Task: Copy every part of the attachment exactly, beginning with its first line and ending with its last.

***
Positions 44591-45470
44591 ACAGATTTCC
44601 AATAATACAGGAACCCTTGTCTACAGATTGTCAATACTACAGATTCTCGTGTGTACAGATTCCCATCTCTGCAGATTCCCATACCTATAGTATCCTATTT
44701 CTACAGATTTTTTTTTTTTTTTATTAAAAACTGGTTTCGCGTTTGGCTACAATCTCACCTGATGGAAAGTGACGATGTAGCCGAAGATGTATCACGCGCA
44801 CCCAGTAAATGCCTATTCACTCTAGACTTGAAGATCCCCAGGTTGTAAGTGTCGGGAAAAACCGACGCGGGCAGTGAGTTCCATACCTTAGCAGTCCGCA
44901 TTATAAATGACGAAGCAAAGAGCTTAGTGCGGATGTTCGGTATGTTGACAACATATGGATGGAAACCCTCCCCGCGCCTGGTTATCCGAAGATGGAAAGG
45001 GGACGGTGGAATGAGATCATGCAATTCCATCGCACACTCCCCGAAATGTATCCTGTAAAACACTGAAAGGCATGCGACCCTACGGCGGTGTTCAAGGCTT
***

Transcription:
Positions 44591-45470
44591 ACAGATTTCC
44601 AATAATACAGGAACCCTTGTCTACAGATTGTCAATACTACAGATTCTCGTGTGTACAGATTCCCATCTCTGCAGATTCCCATACCTATAGTATCCTATTT
44701 CTACAGATTTTTTTTTTTTTTTATTAAAAACTGGTTTCGCGTTTGGCTACAATCTCACCTGATGGAAAGTGACGATGTAGCCGAAGATGTATCACGCGCA
44801 CCCAGTAAATGCCTATTCACTCTAGACTTGAAGATCCCCAGGTTGTAAGTGTCGGGAAAAACCGACGCGGGCAGTGAGTTCCATACCTTAGCAGTCCGCA
44901 TTATAAATGACGAAGCAAAGAGCTTAGTGCGGATGTTCGGTATGTTGACAACATATGGATGGAAACCCTCCCCGCGCCTGGTTATCCGAAGATGGAAAGG
45001 GGACGGTGGAATGAGATCATGCAATTCCATCGCACACTCCCCGAAATGTATCCTGTAAAACACTGAAAGGCATGCGACCCTACGGCGGTGTTCAAGGCTT